BabyShark Malware Attacks Continues On Think Tanks and CryptoCurrencies

babyshark baby shark malware phishing cryptocurrency

Last February 2019, Security researchers identified several spear phishing emails sent in November 2018 containing new malware that shares infrastructure with playbooks associated with North Korean campaigns. The spear phishing emails were written to appear as though they were sent from a nuclear security expert who currently works as a consultant for in the U.S.

 

The emails were sent using a public email address with the expert’s name and had a subject referencing North Korea’s nuclear issues. The emails had a malicious Excel macro document attached, which when executed led to a new Microsoft Visual Basic (VB) script-based malware family which were dubbed, “BabyShark”.

 

BabyShark is a relatively new malware. The earliest sample was found from open source repositories and our internal data sets was seen in November 2018. The malware is launched by executing the first stage HTA from a remote location, thus it can be delivered via different file types including PE files as well as malicious documents. It exfiltrates system information to C2 server, maintains persistence on the system, and waits for further instruction from the operator.

 

The threat actor behind the BabyShark malware family has expanded its operations beyond conducting espionage to also targeting the cryptocurrency industry. Security researchers also discovered decoy documents related to xCryptoCrash, an online gambling game that show the attackers are now also targeting the cryptocurrency industry.

 

The researchers analyzed samples found on an attacker-controlled server, including the initial malware used to launch the attacks as well as two other files, KimJongRAT and PCRat, which BabyShark installs on victim machines. The malware authors internally referred to those two files as “cowboys.”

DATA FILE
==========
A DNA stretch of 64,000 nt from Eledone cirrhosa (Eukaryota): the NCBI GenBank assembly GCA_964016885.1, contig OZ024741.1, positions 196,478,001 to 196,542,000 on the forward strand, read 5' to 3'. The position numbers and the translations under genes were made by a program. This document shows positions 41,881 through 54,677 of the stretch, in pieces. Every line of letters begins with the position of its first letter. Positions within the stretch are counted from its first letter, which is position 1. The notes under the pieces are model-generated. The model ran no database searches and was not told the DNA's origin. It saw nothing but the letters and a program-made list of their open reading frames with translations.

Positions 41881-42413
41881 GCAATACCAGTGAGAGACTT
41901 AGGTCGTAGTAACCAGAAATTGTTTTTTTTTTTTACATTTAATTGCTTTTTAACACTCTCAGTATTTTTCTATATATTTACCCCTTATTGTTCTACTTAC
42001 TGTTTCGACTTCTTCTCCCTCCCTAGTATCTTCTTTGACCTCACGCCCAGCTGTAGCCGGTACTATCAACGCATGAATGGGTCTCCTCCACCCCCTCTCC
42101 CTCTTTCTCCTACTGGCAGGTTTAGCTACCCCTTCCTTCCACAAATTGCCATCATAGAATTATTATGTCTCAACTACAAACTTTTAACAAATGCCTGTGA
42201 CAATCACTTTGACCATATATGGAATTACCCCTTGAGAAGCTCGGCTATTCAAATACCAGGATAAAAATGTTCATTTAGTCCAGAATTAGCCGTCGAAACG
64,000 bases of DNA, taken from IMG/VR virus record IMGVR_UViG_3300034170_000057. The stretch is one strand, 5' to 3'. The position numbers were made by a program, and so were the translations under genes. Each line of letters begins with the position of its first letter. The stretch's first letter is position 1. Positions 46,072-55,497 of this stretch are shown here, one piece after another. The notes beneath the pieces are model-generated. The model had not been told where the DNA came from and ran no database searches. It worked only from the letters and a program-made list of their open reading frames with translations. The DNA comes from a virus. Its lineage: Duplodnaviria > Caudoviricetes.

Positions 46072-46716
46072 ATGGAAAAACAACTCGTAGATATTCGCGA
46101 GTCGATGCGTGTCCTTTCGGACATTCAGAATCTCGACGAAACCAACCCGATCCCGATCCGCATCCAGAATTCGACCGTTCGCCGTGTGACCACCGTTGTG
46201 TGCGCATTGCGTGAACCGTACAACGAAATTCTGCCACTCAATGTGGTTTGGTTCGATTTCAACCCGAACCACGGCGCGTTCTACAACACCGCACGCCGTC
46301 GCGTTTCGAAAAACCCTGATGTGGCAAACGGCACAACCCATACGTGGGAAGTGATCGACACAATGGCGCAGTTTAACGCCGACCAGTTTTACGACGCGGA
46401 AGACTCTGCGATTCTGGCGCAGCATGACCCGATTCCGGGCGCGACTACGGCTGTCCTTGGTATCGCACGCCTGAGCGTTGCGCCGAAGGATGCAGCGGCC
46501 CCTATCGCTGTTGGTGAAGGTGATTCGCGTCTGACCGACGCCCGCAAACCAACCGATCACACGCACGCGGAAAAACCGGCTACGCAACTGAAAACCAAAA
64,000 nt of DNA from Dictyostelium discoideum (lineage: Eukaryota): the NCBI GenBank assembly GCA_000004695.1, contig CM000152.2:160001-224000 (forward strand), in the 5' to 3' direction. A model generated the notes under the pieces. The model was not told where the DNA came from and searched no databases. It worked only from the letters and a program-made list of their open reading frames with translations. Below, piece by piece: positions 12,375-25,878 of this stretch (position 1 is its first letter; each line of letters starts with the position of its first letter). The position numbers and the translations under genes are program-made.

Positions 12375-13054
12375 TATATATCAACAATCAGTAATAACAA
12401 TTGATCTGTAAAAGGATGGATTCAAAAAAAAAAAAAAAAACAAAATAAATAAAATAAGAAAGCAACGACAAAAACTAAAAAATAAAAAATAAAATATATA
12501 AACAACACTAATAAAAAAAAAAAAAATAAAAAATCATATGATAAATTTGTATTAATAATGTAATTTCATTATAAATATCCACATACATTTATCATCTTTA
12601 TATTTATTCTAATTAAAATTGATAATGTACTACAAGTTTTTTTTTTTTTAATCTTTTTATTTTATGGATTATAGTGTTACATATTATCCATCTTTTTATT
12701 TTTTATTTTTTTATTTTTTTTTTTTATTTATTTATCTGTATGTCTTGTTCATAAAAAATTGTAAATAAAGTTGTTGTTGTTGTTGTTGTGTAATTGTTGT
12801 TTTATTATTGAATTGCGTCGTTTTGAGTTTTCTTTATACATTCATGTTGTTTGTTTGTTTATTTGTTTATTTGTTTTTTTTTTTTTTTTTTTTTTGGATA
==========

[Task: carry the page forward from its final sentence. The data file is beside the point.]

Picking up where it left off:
KimJongRAT appears to be used to steal email credentials from Microsoft Outlook and Mozilla Thunderbird as well as login credentials for Google, Facebook and Yahoo accounts stored in widely used browsers. That data is then sent to the attackers’ control server using other malware, such as BabyShark and PCRat.

 

The original emails used months ago targeted the think tank where the nuclear security expert works as well as a U.S. university that was the venue for a conference on North Korea denuclearization.

 

The researchers have shared technical data from its analysis, including indicators of compromise that defenders can use to protect against BabyShark, through the Cyber Threat Alliance and other organizations. Several security firms have also taken steps to defend its customers from BabyShark by implementing patches and other additional security measures.

 

 

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